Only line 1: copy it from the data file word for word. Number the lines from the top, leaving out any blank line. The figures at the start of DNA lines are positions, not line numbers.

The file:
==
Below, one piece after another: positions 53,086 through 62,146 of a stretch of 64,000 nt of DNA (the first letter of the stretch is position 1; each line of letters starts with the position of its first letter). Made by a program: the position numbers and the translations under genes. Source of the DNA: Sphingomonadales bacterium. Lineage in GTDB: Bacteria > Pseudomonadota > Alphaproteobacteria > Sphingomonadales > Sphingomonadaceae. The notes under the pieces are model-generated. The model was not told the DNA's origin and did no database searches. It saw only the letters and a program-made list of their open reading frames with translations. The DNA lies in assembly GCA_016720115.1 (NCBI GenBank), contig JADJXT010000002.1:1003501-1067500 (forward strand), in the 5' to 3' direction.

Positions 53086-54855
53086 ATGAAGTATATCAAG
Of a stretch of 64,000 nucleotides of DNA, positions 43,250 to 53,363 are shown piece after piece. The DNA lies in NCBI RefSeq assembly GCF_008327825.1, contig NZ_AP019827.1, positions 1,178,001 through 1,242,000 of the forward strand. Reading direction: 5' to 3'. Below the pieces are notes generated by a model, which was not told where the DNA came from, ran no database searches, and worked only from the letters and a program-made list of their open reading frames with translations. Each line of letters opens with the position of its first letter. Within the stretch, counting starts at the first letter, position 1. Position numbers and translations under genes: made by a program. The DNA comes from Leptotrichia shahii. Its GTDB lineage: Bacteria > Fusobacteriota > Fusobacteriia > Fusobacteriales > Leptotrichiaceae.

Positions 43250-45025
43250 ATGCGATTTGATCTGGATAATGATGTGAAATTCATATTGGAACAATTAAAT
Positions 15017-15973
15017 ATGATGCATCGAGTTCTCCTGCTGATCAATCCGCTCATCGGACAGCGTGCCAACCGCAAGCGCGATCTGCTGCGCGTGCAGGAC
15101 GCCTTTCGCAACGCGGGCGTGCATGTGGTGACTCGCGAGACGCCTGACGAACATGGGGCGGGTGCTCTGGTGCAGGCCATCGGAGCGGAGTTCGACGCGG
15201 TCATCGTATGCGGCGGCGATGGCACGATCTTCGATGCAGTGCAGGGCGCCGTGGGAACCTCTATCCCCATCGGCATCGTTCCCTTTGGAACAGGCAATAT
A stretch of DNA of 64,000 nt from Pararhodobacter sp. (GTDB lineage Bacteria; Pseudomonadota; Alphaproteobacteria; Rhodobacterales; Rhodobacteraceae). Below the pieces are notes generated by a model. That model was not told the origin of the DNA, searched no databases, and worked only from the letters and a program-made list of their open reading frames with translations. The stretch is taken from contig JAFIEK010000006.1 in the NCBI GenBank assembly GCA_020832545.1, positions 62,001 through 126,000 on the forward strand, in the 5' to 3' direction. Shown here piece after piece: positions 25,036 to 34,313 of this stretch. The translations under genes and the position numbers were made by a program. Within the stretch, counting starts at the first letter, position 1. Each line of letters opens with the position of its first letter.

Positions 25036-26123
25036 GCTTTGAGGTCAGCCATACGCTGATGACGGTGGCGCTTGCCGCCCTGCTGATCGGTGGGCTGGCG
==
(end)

Below, one piece after another: positions 53,086 through 62,146 of a stretch of 64,000 nt of DNA (the first letter of the stretch is position 1; each line of letters starts with the position of its first letter). Made by a program: the position numbers and the translations under genes. Source of the DNA: Sphingomonadales bacterium. Lineage in GTDB: Bacteria > Pseudomonadota > Alphaproteobacteria > Sphingomonadales > Sphingomonadaceae. The notes under the pieces are model-generated. The model was not told the DNA's origin and did no database searches. It saw only the letters and a program-made list of their open reading frames with translations. The DNA lies in assembly GCA_016720115.1 (NCBI GenBank), contig JADJXT010000002.1:1003501-1067500 (forward strand), in the 5' to 3' direction.